Refinishing repaired buckled oak slates to a consistant color and flatness.

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  #1  
Old 12-12-13, 10:33 PM
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Refinishing repaired buckled oak slates to a consistant color and flatness.

50 Year old house has oak slates which became buckled over the years. I had saved some flooring from dining room (which I installed vinyl tile) to repair rest of house. We pulled up buckled flooring and replaced it with unbuckled pieces which turns out to be a different stain. How can we get an even stain on entire floor. Some of the floor is a little different in depth so it is a tad uneven. We didn't want to rent a floor sander. Any ideas?
 
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  #2  
Old 12-13-13, 03:33 AM
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pics might be helpful - http://www.doityourself.com/forum/el...-pictures.html

It would be best to sand and refinish the entire floor. You might can tint some poly to alter the coloring on the wrong color pieces. Are the replacement boards lighter or darker?

btw - welcome to the forums!
 
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Old 12-13-13, 06:06 AM
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Going to need to sand it down to bare wood to get it level and to stain.
 
  #4  
Old 12-13-13, 10:26 AM
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Sanding oak floors, what kind of sander, plate?

Hi Everyone, Thanks for input and the welcome. I'll try to download pictures tomorrow. I was thinking about sanding to even them out also. I do have a heavy plate sander plus a commercial buffer in storage here. We had sanded floors(and darken them) in 1974 after I bought the place but there is some waves, difficult to do even though I had a clever boyfriend at the time. Now it's just me and a worker doing this. Fortunately, it's a small house. It looks like the saved slats are a bit darker. We solved the buckling, cupping issue by installing a large french drain on the side of the house (we are in a creek area below two hills.) Hopefully they won't continue to buckle. We completed one of the bedrooms and were going to practice in there with the color, and now maybe with the sanding also. Thanks!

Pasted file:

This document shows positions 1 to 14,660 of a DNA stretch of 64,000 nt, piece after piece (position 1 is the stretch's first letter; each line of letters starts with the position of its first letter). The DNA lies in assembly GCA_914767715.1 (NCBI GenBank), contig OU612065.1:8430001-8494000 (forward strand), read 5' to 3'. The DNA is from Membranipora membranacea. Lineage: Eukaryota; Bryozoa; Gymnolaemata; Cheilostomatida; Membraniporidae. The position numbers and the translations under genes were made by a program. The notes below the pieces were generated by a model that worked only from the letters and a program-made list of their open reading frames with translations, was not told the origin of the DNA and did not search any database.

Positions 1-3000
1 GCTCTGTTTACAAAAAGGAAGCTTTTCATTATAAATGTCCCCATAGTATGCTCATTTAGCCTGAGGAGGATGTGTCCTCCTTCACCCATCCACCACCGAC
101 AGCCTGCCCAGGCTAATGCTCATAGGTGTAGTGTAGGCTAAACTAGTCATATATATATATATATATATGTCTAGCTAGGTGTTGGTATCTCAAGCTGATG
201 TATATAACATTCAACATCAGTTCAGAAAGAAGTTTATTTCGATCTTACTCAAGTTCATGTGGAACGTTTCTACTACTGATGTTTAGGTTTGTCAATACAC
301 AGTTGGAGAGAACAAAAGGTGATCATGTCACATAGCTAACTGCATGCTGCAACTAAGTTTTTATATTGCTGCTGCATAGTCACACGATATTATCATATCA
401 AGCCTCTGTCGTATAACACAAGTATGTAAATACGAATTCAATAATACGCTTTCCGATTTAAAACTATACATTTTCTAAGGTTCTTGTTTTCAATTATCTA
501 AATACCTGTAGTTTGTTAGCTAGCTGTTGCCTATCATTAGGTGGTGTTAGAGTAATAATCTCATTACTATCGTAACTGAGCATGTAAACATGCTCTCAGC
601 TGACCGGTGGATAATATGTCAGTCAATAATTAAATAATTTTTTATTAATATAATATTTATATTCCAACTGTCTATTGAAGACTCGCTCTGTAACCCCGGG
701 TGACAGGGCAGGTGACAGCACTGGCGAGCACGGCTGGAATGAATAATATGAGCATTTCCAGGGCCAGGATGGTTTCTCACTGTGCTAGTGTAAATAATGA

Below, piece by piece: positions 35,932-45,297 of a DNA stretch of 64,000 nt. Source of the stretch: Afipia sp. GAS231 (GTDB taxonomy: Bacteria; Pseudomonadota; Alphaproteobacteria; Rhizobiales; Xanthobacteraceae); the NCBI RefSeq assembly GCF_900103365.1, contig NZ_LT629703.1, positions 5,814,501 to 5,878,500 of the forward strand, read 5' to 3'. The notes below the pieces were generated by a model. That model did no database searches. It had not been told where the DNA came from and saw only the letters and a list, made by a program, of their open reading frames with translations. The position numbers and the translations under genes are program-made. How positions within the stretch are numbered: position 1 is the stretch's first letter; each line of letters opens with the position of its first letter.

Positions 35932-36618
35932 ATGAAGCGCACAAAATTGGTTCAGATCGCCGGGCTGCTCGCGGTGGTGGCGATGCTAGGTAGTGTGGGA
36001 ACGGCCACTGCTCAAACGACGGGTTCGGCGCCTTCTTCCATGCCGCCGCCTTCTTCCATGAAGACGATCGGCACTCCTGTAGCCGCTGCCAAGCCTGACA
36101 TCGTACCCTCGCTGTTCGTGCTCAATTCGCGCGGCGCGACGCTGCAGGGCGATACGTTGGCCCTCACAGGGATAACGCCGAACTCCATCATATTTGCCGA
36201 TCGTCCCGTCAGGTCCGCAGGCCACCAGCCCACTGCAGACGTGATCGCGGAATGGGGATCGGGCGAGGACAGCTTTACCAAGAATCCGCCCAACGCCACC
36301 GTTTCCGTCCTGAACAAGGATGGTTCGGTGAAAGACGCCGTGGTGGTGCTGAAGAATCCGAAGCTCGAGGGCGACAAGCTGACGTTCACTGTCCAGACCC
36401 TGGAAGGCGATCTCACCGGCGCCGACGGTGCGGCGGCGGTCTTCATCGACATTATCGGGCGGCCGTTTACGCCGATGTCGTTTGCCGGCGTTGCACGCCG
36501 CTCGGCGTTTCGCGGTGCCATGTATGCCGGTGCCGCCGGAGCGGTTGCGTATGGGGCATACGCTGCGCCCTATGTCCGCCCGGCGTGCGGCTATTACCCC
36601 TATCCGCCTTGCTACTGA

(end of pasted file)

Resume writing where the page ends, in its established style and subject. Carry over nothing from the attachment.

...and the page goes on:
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Old 12-13-13, 01:26 PM
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Since the replacement boards are darker, tinting the poly won't help.
Why is the water on the exterior affecting the hardwood? is it on a slab?
 
  #6  
Old 12-13-13, 08:25 PM
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water under house affecting flooring.

I saw a couple of feet deep of water standing under the house, never noticed before, so I did a french drain on the side of the house which faces street, 5 years ago. Actually, since 1993, there are now nine separate french drains on this property. I lowered the water table from 18 inches. It could still flood, when town gets under four feet, but barring that, we are nice and dry. Hope that took care of the buckling oak floor. I'm going to try sanding myself to see the outcome. I have a heavy sander about 3 inches by 6 inches, so going but I'll have my nose down there to inspect it every second. Will try to post pictures tomorrow. Thanks!
 
  #7  
Old 12-14-13, 06:19 AM
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Did you install a vapor barrier on the ground under the house?
Is there tar paper or rosin paper under the wood flooring?
Wooden floors and moisture do not play well together and will cause it to cup at a minimum.
 
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